Here's a demo video showing the Simon card running. You insert a 3 volt coin cell battery, A CR2032 works best. Then click any button to start a new game. The player repeats the sequence of tones given by the card with one tone being added by the card on every level passed. If the wrong tone is entered then the player has lost the game.

Getting Started:

I like making web-browser mini-games in JavaScript. So the first thing I did was to create a little demo game to better understand how the project would develop. I abused Promises/Async/Await in JavaScript to make the programming style as linear as possible to simulate how it would run on a microcontroller. This allowed me to quickly translate the code into C when moving on to programming the hardware version. You can click the picture below to open this little demo game in a new tab.

I then began working on a breadboard version to flesh out the hardware. The below video is a demo of this breadboard version. The ATtiny212 on the green board on the left is doing the actual processing. The Arduino is acting as a UPDI programmer and power source.


The main constraints I wanted to follow were to reduce the number of components as much as possible and keep the card as thin as I could.

To save on microcontroller pins, the output LED and the input tactile switches share the same pin. The internal pull-ups were used for these input pins and debouncing was done in software so that addition components were not needed on the board. This allows the use of the small 8-pin ATtiny212 which only has 6 GPIO pins available.

Current limiting resistors on the LEDs are not included. The CR2032's voltage is close to the forward operating voltage of the LEDs and these coin cell batteries have a relatively high internal resistance. This keeps the LED's operating at a relatively safe current level.  I say relatively as on a new battery the LEDs do run a bit over current. The green LED shows up as a yellow-green when the user is pressing the button indicating it's a little over driven.

I included a pad for a decoupling capacitor just in case but did not populate it. It seems like it is not needed for this application.

To keep the cards thin, I tried to 'reverse mount' all the components. Since the cards are 0.6mm thick, being inset in the card cuts that much off the height of each component. The LEDs were bought specifically as the reverse mount type and so I just followed the datasheet for mounting. For the ATtiny and Buzzer I basically hand measured the components for how I wanted them to sit in a PCB cutout and created new footprints with the package flipped over and the pads spread out by that new measured amount. Since KiCad doesn't handle cutouts in the pad editor, edge cutouts were added in the main view. I made sure to keep the pads for the buzzer a tight fit since it does not have leads on the package. This allowed me to use a solder bridge to attach the buzzer to the card.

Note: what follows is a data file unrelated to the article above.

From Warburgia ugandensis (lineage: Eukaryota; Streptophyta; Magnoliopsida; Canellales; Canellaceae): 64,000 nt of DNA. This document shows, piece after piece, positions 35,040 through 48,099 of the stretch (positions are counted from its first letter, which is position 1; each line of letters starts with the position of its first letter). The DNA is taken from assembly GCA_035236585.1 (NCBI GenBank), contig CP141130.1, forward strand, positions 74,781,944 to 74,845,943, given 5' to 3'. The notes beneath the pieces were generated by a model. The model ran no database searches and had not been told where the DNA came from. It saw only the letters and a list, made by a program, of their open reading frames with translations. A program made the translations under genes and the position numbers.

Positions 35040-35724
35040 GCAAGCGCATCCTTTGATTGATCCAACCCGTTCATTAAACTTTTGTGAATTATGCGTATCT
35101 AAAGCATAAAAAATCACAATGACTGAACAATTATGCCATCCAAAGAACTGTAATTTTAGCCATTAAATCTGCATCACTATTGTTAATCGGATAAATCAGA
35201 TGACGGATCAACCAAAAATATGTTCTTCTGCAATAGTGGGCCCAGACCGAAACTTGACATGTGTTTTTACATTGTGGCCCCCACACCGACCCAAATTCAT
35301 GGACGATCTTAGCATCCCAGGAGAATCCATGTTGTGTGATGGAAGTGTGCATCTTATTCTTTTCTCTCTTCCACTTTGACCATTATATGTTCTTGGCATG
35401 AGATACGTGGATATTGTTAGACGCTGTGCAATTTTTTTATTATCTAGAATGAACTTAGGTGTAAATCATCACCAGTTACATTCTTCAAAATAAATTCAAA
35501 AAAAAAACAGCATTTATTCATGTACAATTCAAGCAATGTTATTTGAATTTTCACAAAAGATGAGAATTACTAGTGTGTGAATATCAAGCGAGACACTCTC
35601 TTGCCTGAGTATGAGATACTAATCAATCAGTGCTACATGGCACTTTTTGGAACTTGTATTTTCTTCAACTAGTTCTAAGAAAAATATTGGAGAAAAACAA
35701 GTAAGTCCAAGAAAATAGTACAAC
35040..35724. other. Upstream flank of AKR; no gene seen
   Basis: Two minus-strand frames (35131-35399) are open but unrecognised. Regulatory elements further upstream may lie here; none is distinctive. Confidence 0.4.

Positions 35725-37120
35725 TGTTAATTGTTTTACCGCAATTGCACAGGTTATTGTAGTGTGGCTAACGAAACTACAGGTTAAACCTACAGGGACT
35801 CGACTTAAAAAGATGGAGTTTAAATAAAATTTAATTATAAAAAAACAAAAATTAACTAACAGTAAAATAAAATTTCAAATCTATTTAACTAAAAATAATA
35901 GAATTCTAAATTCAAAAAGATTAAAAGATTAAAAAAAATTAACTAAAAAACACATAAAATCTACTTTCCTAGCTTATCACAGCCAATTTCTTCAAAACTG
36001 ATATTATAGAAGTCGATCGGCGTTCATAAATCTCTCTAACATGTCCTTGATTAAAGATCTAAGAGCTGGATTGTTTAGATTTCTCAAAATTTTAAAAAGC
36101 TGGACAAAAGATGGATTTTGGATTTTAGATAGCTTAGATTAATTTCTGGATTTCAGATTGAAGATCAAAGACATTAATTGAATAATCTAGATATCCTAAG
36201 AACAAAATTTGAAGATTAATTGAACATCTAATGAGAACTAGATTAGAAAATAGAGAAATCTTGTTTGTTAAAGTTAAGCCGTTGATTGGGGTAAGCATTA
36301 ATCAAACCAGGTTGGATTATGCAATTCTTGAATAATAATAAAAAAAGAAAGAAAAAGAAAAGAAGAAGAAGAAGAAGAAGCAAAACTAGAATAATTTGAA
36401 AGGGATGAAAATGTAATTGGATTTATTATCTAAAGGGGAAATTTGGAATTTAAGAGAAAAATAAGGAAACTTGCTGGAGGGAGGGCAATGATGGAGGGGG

The switches are tactile dome switches. I chose these as they were the thinnest switches I could find that also were easy for the player to click. Even though the datasheet for these switches says not to solder them, I wanted to give it a try anyway. I started by soldering a few tests pieces just at the very edge and this seemed to work OK. When I went to solder them on the actual PCB it didn't work out as well as in the tests. When soldered to the PCB they lost their 'clickiness' and didn't contact the center pads well. I wouldn't recommend trying to solder these type of no-solder dome switches and would recommend sticking to using tape.

I kept in mind to leave a large empty space in one corner to add my personal details to the card in case I actually handed any of these out like an actual business card. 

Layout software view:

The KiCad project is available in the files section of this page. 


Being that the ATtiny212 only has 2kb...

Read more »